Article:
report on the Anglo-Francais haiku festival 8-12th May 2013

On the evening of Thursday 9th May a gathering took place of twenty-two members of The British Haiku Society, L’Association Francaphone de Haiku, L’Association des Auteurs de Haibun and Kukai Paris at the South Cliff Hotel in Folkestone.

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Anglo-French Haiku Festival, Folkestone, 8-12 May 2013


To make our presence known to the general public haiku banners, in both French and English, were hung on the railings along The Leas Promenade opposite the hotel and a book stall and haiku display were set up inside.

After a welcoming dinner in the hotel restaurant we adjourned to the conference room where the organisers shared information about the conference programme. We then dispersed to the hotel bar or local pubs to socialise and to get to know each other better.

On the Friday morning a member of each society gave a short presentation about the history, aims and activities of their own society. It was noticeable that there are three societies in France which cover the activities we carry out in one.

Then the conference split into three goups which each worked together for the rest of the morning and the early afternoon. Two groups collaborated to write bilingual renku, while the third group wrote a bilingual, linked haibun. The three groups had equal numbers of French and English speakers.

After our collaborative writing we rehearsed for a public performance of haiku and then walked down the cliff path, opposite the hotel, to the Grass Ampitheatre where we gave a public performance of haiku which lasted for forty-five minutes. Though warm, it was rather windy and voice projection was required to make sure we were heard.

Early on Saturday we boarded a coach for Canterbury where the party was met by Brother Kevin who had organised guided tours of the Cathedral for us. After our cathedral visit we had lunch at The Friary, the premises of the Society of St Francis, and followed this with an hour’s free time. The whole day was treated as an extended ginko and conference members found much inspiration for writing haiku. Once back at the hotel private time was taken to prepare our haiku entries for the kukai. This was in two sections: English-language and French-language. All present voted to choose the ‘best’ haiku and runners-up in each of the two sections. The results were as follows:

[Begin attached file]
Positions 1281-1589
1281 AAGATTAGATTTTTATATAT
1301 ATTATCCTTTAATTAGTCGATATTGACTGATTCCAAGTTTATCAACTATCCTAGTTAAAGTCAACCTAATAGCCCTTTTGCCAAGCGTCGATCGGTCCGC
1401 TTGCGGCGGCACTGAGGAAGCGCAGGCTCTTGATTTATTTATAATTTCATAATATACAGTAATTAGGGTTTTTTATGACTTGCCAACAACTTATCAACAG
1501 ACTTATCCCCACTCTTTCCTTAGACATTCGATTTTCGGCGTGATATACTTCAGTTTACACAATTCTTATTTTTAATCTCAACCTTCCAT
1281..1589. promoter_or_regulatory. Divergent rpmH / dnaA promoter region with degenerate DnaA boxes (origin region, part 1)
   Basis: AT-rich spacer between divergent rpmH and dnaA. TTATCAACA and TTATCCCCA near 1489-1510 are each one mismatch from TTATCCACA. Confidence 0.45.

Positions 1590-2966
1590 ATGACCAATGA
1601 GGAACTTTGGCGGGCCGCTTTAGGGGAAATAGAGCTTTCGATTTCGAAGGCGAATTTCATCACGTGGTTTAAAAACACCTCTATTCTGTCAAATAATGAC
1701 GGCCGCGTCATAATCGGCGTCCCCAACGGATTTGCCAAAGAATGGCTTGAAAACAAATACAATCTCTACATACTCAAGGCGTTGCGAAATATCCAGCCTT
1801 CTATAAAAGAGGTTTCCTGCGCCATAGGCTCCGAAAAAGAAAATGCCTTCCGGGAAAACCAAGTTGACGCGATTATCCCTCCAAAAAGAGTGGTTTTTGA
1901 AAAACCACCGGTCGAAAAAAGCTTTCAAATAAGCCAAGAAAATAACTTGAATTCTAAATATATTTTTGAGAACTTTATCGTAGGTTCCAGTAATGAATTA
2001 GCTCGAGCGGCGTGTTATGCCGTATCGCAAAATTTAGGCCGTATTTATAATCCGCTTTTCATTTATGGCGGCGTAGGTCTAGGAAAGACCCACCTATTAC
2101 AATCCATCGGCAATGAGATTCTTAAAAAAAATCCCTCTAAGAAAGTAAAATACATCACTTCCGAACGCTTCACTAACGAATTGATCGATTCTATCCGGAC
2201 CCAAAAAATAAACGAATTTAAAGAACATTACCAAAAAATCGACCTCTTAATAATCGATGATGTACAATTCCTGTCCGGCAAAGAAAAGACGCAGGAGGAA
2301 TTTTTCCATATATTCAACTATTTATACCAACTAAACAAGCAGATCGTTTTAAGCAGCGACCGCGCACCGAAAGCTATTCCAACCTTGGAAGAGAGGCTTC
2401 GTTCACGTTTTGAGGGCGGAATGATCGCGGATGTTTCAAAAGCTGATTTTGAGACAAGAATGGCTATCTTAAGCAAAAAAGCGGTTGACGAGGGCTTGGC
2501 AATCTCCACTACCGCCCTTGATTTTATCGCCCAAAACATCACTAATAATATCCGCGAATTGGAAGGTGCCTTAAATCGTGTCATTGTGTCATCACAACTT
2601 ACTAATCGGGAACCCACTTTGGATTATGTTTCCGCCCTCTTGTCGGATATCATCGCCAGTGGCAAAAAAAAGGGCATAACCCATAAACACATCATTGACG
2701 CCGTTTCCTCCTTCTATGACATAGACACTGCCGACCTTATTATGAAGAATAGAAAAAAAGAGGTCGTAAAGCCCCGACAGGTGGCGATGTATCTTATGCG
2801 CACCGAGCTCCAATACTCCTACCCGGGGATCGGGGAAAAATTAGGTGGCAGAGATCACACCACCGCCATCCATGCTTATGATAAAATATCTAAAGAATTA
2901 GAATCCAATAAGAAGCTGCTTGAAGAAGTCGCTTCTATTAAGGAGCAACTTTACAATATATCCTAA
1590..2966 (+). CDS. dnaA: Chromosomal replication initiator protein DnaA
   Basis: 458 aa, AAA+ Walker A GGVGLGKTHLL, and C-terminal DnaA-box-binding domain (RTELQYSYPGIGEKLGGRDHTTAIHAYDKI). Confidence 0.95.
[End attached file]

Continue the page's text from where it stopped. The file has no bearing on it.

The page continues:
English section


Peckham’s tomb

the cat on the chair

in prayer


Nan Schepers




murder in the cathedral

the gargoyle’s mouth

wide open

         (Danièle Duteil)


Friary kitchen –

Brother Joseph finds God

in the washing up

               (Andrew Shimield)


tomb of the Black Prince

a small girl stretches up

touching  his effigy

                (Robert Davey)


French Section



silence religieux

la voix du hautbois

pénètre en cuisine

(Danièle Duteil)


Nuages gris du matin

à la vieille tour de l’horloge

les cercles des mouettes

(Neil Robbie)


Sur les pavés

devant le bar « Al Capone »

des framboises écrasées

(Kate B. Hall)


devant le vitrail

sa langue fourche

 – « L’élévation de la verge »

(Daniel Py)



Si impressionnante

que j’en perds mes mots –

Bedney Public Library

            (Josette Pellet)


Suivi par Henri

Thomas est mort l’autre nuit

Les chats de la cathédrale

(Hanne Hansen)


Dans la vieille crypte

des milliers de visages

et un portrait entier

            (Rob Flipse)


On the Sunday morning the collaborative work from the bilingual renku and linked haibun groups was shared and this led to much discussion. The finished works will be published in Blithe Spirit 23.3 – August 2013.

In our final session the activities of the conference were evaluated and the scope for future collaboration was considered. It is anticipated there will be another Anglo-French Haiku Festival in Brittany in 2015.

After a group photograph and a farewell lunch we bid ‘Bon Voyage’ and went our separate ways after what had been a thoroughly enjoyable and productive weekend.

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